Through accuracy and local expertise, Speno Rail Maintenance Australia is delivering the rail profile that’s right for the job.
Australia has one of the widest range of railways of any single country around the globe. From the heavy haul railways which carry some of the highest axle loadings in the world, to densely packed urban light rail lines. Each network has its own distinct conditions which are reflected in the standards that are applied by network operators and managers.
Speno Rail Maintenance Australia has been helping rail infrastructure managers in Australia and New Zealand meet their own unique rail profile standards for the past half a century. General manager Mark Green knows these networks well.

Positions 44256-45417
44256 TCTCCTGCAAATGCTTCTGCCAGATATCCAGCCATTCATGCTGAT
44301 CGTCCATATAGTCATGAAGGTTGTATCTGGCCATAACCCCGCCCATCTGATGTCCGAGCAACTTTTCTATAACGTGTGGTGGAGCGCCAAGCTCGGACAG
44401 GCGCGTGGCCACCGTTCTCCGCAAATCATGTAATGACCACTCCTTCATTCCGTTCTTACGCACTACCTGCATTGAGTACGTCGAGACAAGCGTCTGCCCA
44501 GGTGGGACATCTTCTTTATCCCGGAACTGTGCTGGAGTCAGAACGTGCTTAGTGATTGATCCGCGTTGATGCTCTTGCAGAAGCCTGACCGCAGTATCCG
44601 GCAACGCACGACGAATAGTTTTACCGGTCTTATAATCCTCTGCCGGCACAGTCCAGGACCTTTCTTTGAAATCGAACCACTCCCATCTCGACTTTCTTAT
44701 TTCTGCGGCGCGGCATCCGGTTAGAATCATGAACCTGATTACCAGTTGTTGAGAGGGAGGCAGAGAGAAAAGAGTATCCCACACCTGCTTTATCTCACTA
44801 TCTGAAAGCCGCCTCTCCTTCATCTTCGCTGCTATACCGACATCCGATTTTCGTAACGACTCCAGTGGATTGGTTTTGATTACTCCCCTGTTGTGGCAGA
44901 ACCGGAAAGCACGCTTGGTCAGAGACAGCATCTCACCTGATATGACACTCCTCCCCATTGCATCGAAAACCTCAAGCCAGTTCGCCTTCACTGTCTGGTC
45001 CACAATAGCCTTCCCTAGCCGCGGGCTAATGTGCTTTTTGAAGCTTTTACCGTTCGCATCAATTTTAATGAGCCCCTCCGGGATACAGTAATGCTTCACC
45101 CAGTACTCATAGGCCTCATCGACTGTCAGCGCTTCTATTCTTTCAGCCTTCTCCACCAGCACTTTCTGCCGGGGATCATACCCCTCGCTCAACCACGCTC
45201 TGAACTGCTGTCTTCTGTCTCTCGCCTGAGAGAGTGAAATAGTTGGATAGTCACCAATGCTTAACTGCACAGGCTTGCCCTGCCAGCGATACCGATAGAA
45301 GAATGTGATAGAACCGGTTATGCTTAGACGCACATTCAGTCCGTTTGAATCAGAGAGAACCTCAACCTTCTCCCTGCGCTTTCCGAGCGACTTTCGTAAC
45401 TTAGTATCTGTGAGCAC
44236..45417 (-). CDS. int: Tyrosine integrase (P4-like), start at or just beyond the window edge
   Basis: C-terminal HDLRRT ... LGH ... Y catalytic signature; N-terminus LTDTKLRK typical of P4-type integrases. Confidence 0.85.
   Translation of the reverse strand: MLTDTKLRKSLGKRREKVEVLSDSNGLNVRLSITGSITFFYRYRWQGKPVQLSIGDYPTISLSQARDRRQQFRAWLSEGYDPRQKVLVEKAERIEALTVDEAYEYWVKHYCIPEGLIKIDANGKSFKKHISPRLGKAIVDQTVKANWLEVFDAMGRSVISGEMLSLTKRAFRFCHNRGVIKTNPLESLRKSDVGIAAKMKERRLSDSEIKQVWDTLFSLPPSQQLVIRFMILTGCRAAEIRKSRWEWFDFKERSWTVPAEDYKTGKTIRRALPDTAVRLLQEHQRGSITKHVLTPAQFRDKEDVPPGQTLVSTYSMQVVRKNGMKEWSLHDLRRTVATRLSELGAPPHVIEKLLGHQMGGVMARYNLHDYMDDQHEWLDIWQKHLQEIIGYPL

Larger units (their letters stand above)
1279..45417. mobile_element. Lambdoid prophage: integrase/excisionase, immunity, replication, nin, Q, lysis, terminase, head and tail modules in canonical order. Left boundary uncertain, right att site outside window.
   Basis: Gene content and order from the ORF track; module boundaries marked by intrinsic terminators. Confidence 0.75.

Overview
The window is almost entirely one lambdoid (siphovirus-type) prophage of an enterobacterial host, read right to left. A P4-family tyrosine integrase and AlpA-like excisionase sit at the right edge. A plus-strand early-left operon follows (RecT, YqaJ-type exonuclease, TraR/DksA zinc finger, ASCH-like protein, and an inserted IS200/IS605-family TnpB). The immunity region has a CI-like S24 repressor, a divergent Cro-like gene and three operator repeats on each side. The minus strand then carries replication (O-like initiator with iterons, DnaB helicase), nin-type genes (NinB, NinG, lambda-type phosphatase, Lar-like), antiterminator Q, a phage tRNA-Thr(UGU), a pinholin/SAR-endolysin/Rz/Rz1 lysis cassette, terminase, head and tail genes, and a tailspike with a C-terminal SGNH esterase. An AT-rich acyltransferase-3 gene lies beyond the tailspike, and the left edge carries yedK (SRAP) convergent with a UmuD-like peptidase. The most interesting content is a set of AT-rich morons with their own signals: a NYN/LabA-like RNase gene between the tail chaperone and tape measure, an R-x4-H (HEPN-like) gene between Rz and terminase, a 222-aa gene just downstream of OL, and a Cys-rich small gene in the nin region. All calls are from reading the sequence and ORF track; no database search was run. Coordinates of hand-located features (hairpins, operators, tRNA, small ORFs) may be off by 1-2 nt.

“Although similar, the majority of the standards and conditions are different. That’s because they are designed to suit the network they are operating upon.”
Many urban rail networks are looking to reduce wheel squeal, something that can be done through a targeted grinding program.
“Having a poor rail profile and poor surface condition will induce a lot of noise that creates a disturbance factor for the public,” said Green. “The tolerance factors within the metro networks are extremely rigorous to ensure they are providing not only the best level of service for their passengers but also for the neighbouring communities that are around the network.”
At the other end of the spectrum, Australia’s freight rail networks are looking to prevent the rapid escalation of a defect, which can be hastened by the heavy loads passing over the rails.